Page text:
convicted him under Section 304 Part II of the IPC and sentenced him to suffer
rigorous imprisonment for five years.
J agtar Singh vs. State of Punjab , in a trivial quarrel the appellant wielded a
weapon like a knife and landed a blow on the chest of the deceased. This Court observed
that the quarrel had taken place on the spur of the moment. There was exchange
At that time, the appellant
gave a blow with a knife which landed on the chest of the deceased and
therefore, it was permissible to draw an inference that the appellant could be imputed
with a knowledge that he was likely to cause an injury which was likely to
cause death but since there was no premeditation, no intention could be imputed
to him to cause death. This Court, therefore, convicted the appellant under
Section 304 Part II of the IPC instead of Section 302 of the IPC and sentenced him
to suffer rigorous imprisonment for five years.
H em Raj v. The State (Delhi Administration), the appellant and the deceased
had suddenly grappled with 4 1983 (2) SCC 3425 1990 (Suppl.) SCC 291 each other
and the entire occurrence was over within a minute. During the course of the sudden
quarrel, the appellant dealt a single stab which unfortunately landed on the
chest of the deceased resulting in his death.
This Court observed that
as the totality of the established facts and circumstances show that the
occurrence had happened most unexpectedly, in a sudden quarrel and without premeditation
during the course of which the appellant caused a solitary injury to the deceased,
he could not be imputed with the intention to cause death of the deceased,
though knowledge that he was likely to cause an injury which is likely to cause
death could be imputed to him.
This Court, therefore,
set aside the conviction under Section 302 of the IPC and convicted the
appellant under Section 304 Part II of the IPC and sentenced him to undergo rigorous
imprisonment for seven years.
V. Subramani, there was some dispute over grazing of buffaloes. Thereafter, there
was altercation between the accused and the deceased. The accused dealt a
single blow with a wooden yoke on the deceased. Altering the conviction from Section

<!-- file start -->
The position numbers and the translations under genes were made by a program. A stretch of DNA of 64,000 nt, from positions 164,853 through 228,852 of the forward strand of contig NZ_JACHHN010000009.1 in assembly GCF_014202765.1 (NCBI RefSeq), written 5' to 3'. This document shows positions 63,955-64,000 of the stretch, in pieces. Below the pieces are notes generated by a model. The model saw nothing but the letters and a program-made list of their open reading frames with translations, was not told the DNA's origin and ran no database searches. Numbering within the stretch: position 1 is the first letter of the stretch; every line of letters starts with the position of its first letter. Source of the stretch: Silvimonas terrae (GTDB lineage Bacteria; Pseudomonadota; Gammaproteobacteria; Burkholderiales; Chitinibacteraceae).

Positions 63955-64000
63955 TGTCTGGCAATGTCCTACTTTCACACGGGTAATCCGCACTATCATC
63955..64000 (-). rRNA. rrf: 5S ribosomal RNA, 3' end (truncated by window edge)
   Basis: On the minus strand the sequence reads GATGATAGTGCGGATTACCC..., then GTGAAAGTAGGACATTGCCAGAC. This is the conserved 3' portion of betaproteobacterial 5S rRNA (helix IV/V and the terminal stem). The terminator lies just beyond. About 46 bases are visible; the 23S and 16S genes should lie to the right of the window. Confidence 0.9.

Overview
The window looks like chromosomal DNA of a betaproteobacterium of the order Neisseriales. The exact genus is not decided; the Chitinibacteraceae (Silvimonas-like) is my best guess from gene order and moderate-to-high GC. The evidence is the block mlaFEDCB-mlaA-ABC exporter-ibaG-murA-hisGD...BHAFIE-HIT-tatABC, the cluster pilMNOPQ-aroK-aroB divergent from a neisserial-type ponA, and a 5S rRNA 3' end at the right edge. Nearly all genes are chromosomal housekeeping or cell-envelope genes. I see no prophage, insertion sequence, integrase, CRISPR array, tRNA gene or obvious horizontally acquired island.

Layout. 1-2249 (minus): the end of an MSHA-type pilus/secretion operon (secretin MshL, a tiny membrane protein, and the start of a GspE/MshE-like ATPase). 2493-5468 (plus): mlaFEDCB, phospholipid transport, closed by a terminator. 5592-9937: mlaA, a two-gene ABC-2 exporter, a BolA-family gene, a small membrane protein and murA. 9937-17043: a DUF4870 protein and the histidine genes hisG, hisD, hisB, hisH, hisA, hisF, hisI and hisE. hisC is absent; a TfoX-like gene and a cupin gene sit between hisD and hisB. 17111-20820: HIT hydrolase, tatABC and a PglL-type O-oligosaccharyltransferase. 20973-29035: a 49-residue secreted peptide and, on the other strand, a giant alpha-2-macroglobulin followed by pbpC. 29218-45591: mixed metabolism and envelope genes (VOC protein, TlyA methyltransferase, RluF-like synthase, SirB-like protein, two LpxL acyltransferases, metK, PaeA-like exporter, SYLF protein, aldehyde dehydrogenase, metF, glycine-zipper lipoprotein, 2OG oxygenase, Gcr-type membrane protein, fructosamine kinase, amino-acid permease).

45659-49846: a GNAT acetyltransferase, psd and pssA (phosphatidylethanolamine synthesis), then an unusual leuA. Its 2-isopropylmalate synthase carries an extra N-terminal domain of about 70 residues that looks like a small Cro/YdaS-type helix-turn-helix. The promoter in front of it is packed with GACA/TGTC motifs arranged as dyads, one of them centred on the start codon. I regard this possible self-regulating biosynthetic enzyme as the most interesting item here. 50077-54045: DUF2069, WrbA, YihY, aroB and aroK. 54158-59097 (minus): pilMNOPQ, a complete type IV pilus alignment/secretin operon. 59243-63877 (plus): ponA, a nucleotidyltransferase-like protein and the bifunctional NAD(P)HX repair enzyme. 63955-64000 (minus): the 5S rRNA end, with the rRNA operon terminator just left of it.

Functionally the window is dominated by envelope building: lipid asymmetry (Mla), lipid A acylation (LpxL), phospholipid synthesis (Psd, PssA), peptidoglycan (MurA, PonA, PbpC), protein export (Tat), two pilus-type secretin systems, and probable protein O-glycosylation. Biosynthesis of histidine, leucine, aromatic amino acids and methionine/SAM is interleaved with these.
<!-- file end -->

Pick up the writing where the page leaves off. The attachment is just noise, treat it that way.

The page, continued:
302 of the IPC to Section 304 Part II of the IPC, this Court clarified that it
cannot be laid down as a rule of universal application that whenever death occurs
on account of a single blow, Section 302 of the IPC is ruled out. The fact
situation has to be considered in each case.
Thus, the part of the
body on which the blow was dealt, the nature of the injury and the type of the
weapon used will not always be determinative as to whether an accused is guilty
of murder or culpable homicide not amounting to murder. The events which
precede the incident will also have a bearing on the issue whether the act by which
death was caused was done with an intention of causing death or knowledge that
it is likely to cause death but without intention to cause death. It is the totality
of circumstances which will decide the nature of the offence.
deceased received a single stab injury. PW-15 Dr. Subramani, who did the
postmortem has described the said injury as a stab injury seen at the left
chest, that is, junction of second rib bone and chest bone. On internal examination,
he found that the injury had gone inside the left chest through the lungs into the
heart. Undoubtedly, the injury was serious and on a vital part of the body, but
it was caused by a penknife, which was in key bunch of the accused.
A key bunch is carried
by a person in routine course and a penknife is used for odd jobs, which a
person may be required to do during the course of the day. It is not possible
for us to say, in the facts of this case, that A2 had carried the penknife
which was in his key bunch to stab the deceased. The background of this case
also needs to be kept in mind. This case appears to have political overtones.
The accused and the
deceased belonged to different political parties. Admittedly, there was enmity between
the two sides. There had been an altercation between the deceased and PW-1 on the
one hand and the accused on the other hand. PW-1 had, at the instance of the
deceased, asked for donation from A2 and A2 is stated to have made some disparaging
remarks. The situation in the village was tense.
The accused had then
gone to the rice mill of the deceased. There again, there was an altercation between